for, " There are no room phones here. When you want service, you
have to wave a flag and hope somebody sees it."
What some see as a high-rise concrete horror filled with
cookie-cutter rooms, others see as a beachfront paradise with a wide choice
of dining and drinking options, a casino with a nightly floor show, a
full-service spa and salon, workout facilities, room service and perhaps
a personal butler, all without having to go out in the rain.
Do you care only about sun and the beach or do the two
of you want to explore native culture too? Are planned activities important
or does he or she want to just sit on a private balcony watching the sun
set into the sea, with a rum swizzle in one hand and you in the other?
Honeymooners often like to pamper themselves
with spa treatments. What resorts in the Caribbean are tops for spa treatments?
JG: More and more name-brand spas from the U.S., Asia and
Europe are being adopted by resorts. Tortuga Bay at Punta Cana, for example,
has the first Six Senses Spa in the Caribbean. The Spa at The Palms on
Provo covers an entire acre and it was conceived by Angel Stewart of Golden
Door and Rancho Mirage fame. Golden Door has long been a feature at El
Conquistador in Puerto Rico, Radissons have their Larimar spas and Hyatts
are known for their Stillwater spas. Venus Spa and RUSK Salon at CuisinArt
at Anguilla is to die for and I love the scented serenity of the spa at
the Almond Beach Club and Spa at St. James, Barbados.
Resorts that had no spas are adding them; resorts that
have spas are enlarging them. Couples massages and spa packages are commonplace
now at top resorts. Even trendier are holistic or wellness packages that
provide a complete, feel-good regimen that includes spa and many other
factors. At Caneel Bays Self Centre, individuals or couples can
experience total renewals of mind, body and spirit.
What suggestions do you have for romantic
travelers who are interested in an active getaway, whether that means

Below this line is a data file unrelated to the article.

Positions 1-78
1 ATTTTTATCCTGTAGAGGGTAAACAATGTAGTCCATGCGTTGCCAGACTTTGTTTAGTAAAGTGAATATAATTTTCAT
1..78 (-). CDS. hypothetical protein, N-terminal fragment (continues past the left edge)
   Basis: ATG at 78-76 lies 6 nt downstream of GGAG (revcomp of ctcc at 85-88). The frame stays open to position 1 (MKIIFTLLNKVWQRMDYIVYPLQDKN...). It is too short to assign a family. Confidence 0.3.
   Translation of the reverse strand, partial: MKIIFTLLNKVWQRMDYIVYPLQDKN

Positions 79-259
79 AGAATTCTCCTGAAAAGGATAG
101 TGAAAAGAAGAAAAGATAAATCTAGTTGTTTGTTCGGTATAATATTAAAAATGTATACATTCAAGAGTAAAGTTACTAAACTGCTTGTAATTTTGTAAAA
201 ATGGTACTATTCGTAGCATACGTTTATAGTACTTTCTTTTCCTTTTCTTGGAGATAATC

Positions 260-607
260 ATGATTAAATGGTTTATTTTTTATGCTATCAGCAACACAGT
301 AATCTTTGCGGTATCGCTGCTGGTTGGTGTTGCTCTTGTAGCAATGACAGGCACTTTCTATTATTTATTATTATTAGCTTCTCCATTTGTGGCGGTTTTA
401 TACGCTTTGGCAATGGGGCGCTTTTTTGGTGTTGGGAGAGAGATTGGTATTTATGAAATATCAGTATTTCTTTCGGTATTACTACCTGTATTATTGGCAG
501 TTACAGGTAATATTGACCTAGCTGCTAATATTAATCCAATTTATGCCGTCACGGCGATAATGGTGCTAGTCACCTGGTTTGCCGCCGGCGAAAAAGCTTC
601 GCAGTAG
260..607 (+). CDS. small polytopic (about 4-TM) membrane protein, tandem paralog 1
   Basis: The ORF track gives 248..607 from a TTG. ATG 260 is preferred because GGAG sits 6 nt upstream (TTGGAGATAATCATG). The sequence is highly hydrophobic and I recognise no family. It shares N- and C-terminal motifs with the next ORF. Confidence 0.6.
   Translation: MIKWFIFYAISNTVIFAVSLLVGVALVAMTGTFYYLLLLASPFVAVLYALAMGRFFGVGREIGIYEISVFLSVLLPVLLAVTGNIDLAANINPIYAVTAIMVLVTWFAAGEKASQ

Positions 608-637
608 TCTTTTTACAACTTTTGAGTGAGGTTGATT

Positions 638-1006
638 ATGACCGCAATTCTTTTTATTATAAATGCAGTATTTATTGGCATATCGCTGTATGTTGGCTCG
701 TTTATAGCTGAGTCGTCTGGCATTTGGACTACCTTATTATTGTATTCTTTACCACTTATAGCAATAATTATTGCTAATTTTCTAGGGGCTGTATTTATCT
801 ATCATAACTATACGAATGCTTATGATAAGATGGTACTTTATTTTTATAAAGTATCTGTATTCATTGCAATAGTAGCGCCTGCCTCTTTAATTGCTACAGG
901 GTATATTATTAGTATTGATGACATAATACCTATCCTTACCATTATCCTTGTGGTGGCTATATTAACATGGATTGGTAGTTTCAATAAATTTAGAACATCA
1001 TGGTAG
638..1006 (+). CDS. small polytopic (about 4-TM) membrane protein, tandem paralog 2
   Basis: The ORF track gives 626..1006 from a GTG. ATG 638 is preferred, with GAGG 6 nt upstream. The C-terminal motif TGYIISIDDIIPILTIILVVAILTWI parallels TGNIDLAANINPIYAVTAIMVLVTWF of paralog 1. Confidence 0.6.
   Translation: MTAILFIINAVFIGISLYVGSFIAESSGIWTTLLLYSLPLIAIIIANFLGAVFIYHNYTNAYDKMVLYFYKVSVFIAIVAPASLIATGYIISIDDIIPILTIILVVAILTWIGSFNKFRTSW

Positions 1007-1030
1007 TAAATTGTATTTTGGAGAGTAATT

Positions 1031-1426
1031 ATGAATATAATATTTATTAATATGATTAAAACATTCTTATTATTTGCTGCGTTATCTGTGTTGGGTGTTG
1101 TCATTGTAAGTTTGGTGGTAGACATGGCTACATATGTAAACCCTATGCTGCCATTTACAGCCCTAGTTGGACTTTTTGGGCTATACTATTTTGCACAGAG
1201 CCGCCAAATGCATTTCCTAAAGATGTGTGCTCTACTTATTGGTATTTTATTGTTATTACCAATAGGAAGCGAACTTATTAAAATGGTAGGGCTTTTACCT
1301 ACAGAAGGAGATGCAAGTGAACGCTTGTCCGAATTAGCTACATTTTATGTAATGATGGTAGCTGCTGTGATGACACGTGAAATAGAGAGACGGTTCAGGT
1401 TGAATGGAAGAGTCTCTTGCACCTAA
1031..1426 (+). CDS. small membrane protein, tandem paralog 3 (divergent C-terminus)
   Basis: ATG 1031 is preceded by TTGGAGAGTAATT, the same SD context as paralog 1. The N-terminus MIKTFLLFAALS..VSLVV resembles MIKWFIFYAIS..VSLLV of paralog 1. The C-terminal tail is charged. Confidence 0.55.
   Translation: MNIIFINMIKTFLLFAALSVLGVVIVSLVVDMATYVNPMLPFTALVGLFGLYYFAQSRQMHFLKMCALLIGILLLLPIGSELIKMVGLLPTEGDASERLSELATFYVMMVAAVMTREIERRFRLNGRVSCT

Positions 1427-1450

scuba, golf, or tennis?
What trends are you seeing in terms
of pampering getaways in the Caribbean?
JG I see dining getting more sophisticated thanks to an
ever-better supply of foods and wines from around the world: caviars,
truffles, Arizona peppers, Chilean cherries and California melons. Too,
spas are getting larger and more lavish. Resorts that had no spas are
adding them; those that had spas are enlarging them; new resorts are going
for the gold in spa services, furnishings, decor and products. Todays
travelers want to experience new foods, adventures, sights and sounds
firsthand and, at the end of the day they want a rose-scented bath surrounded
by scented candles, dinner with a fine wine, a four-poster bed draped
in gauzy netting and a decent stereo system with a plug for their MP3
Can romantic travelers with an eye
on the budget also find a pampering paradise in the Caribbean?
JG: As I admitted in Personal Paradise: Caribbean,
Gordon and I wouldnt be caught dead in some all-inclusives but we
absolutely love the Grand Lido Negril (for a splurge) and the moderately
priced Couples Ocho Rios for its old-Jamaica ambience. Looking at nightly
rates, all- inclusives may seem pricey but you wont be nickel-and-dimed
to death. From the time you arrive, there is no quibbling about whether
you can afford another glass of wine or another half hour in the kayak.
Tipping isnt even allowed at these places. Money wrangles can put
a strain on a relationship, so its more romantic to settle things
at the start, then give yourself completely to each other and the pleasures
of the trip.
Who are Janet Groene and Gordon Groene?
Early in their marriage, the Groenes decided separation wasnt for them. They chucked Gordons career as a professional pilot, packed up Janets credentials as a freelance writer, bought a small sloop and sailed for the Bahamas. A year later they added a small motorhome and went to the mountains for the summer, returning to sailing the tropics in winter. For 10 years they were happily homeless roamers, supporting themselves as a freelance writer and photographer team. They now have a home base in Florida but are in and out of the islands as often as possible by airline and cruise ship.